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Power v. Tyco International

June 13, 2006


The opinion of the court was delivered by: Gerard E. Lynch, District Judge


In this action for damages arising out of an alleged breach of contract, defendant Tyco International (US), Inc. ("Tyco") moves pursuant to Fed. R. Civ. P. 39(b) for an order that the case is to be tried by jury, notwithstanding its prior waiver of a jury trial. The motion will be denied.


Plaintiff Richard D. Power brought this action on August 14, 2002, claiming defendant breached an agreement relating to Power's bonus compensation and severance package. On September 5, 2002, Tyco apparently served and attempted to file a demand for a jury trial. (Johnson Decl. Ex. D.) The demand, however, was never entered on the Court's docket.*fn1 On October 8, 2002, following a conference with counsel, the Court entered a case management plan ("CMP") specifying, among other things, that the case was to be tried by jury. Shortly thereafter, Tyco replaced its counsel and retained its present lawyers.

In December 2002, however, proceedings in this case were stayed on motion of the District Attorney of New York County, pending the resolution of criminal proceedings against L. Dennis Kozlowski and Mark Swartz, respectively Tyco's former CEO and CFO. The case remained dormant until June 2005, following the convictions of Kozlowski and Swartz.

On August 8, 2005, following the lifting of the stay, the Court entered a revised CMP, as jointly proposed by the parties. This CMP, however, specified that the case was not to be tried by jury.

Tyco asserts, without contradiction, that the proposed CMP was initially drafted by plaintiff's counsel. However, the proposal was not slipped past unsuspecting attorneys for Tyco. Plaintiff's attorney specifically asked Tyco's counsel whether Tyco had demanded a jury trial. Upon reviewing the docket and finding that it reflected no jury demand, Tyco's attorneys concluded that prior counsel had failed to demand a jury, and thereby had waived its right to a jury trial. Evidently, counsel either did not notice or did not consider the effect of the October 2002 CMP, and its provision for a jury trial, which was specifically noted on the docket. Nor did Tyco move at that time pursuant to Rule 39(b) for relief from what it believed to have been a waiver. Instead, Tyco simply agreed to submit to the Court a proposed order, which the Court adopted, calling for a bench trial.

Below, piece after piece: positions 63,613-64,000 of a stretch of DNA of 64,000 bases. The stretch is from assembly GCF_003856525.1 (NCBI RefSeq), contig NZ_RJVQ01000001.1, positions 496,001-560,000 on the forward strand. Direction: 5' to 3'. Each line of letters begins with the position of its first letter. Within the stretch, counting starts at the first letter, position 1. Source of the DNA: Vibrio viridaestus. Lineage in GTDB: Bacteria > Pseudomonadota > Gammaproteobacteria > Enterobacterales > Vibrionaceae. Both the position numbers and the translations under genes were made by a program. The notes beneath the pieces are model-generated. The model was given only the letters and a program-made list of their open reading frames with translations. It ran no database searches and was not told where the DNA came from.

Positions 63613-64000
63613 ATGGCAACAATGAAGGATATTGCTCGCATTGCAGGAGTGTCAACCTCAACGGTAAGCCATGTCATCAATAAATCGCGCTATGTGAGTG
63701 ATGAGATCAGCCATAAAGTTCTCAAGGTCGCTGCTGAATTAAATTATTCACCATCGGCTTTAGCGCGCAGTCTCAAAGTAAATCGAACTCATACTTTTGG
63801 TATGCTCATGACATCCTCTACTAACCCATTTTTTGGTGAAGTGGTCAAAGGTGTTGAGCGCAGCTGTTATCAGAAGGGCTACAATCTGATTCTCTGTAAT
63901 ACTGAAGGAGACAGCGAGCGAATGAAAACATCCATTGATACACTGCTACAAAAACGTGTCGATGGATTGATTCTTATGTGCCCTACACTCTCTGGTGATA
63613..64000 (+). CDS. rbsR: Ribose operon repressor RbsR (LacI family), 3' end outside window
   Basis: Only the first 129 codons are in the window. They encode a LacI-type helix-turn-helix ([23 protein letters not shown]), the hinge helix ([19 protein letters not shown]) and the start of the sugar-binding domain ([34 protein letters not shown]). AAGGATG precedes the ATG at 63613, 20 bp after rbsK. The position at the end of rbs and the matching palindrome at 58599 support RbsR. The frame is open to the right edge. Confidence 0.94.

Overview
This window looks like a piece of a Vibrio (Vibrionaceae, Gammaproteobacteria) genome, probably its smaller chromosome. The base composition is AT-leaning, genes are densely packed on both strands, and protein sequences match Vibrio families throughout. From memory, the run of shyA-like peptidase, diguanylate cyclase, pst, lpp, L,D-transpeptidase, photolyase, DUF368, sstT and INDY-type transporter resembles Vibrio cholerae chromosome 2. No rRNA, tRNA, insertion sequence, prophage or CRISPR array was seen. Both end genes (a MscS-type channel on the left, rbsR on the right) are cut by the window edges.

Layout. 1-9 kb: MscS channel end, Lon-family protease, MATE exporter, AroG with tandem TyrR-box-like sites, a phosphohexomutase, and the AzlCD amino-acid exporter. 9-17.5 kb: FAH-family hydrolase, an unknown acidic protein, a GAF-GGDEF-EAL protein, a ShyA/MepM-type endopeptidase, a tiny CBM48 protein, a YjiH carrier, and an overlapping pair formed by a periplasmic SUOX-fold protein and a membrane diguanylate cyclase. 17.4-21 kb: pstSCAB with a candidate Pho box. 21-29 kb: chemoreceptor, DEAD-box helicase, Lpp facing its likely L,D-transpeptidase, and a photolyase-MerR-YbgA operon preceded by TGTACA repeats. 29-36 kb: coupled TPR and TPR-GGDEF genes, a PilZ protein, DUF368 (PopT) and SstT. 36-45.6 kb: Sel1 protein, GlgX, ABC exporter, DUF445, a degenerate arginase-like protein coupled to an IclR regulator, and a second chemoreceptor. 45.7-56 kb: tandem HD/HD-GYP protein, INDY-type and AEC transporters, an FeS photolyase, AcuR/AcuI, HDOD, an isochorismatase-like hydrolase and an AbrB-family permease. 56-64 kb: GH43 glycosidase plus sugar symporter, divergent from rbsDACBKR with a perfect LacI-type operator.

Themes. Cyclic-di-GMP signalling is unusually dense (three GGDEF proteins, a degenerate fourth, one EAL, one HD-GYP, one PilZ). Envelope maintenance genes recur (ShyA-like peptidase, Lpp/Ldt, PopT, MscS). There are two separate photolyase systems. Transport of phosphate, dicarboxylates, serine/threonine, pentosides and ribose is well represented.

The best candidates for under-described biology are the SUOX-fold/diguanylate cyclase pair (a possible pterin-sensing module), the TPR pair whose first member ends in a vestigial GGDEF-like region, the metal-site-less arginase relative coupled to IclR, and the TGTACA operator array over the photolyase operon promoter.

Some six months later, Tyco's attorneys discovered the undocketed jury trial demand. Tyco indicated to plaintiff its belief that this newly uncovered demand required that the case be tried by jury; plaintiff disagreed. The parties then submitted to the Court by letter a dispute about the proper interpretation of these events.

On March 22, 2006, this Court entered an order ruling that the August 2005 CMP "controls this litigation" and that by agreeing to the CMP, which states that this case is not to be tried by a jury, Tyco waived its right to a jury trial. The Court reasoned that: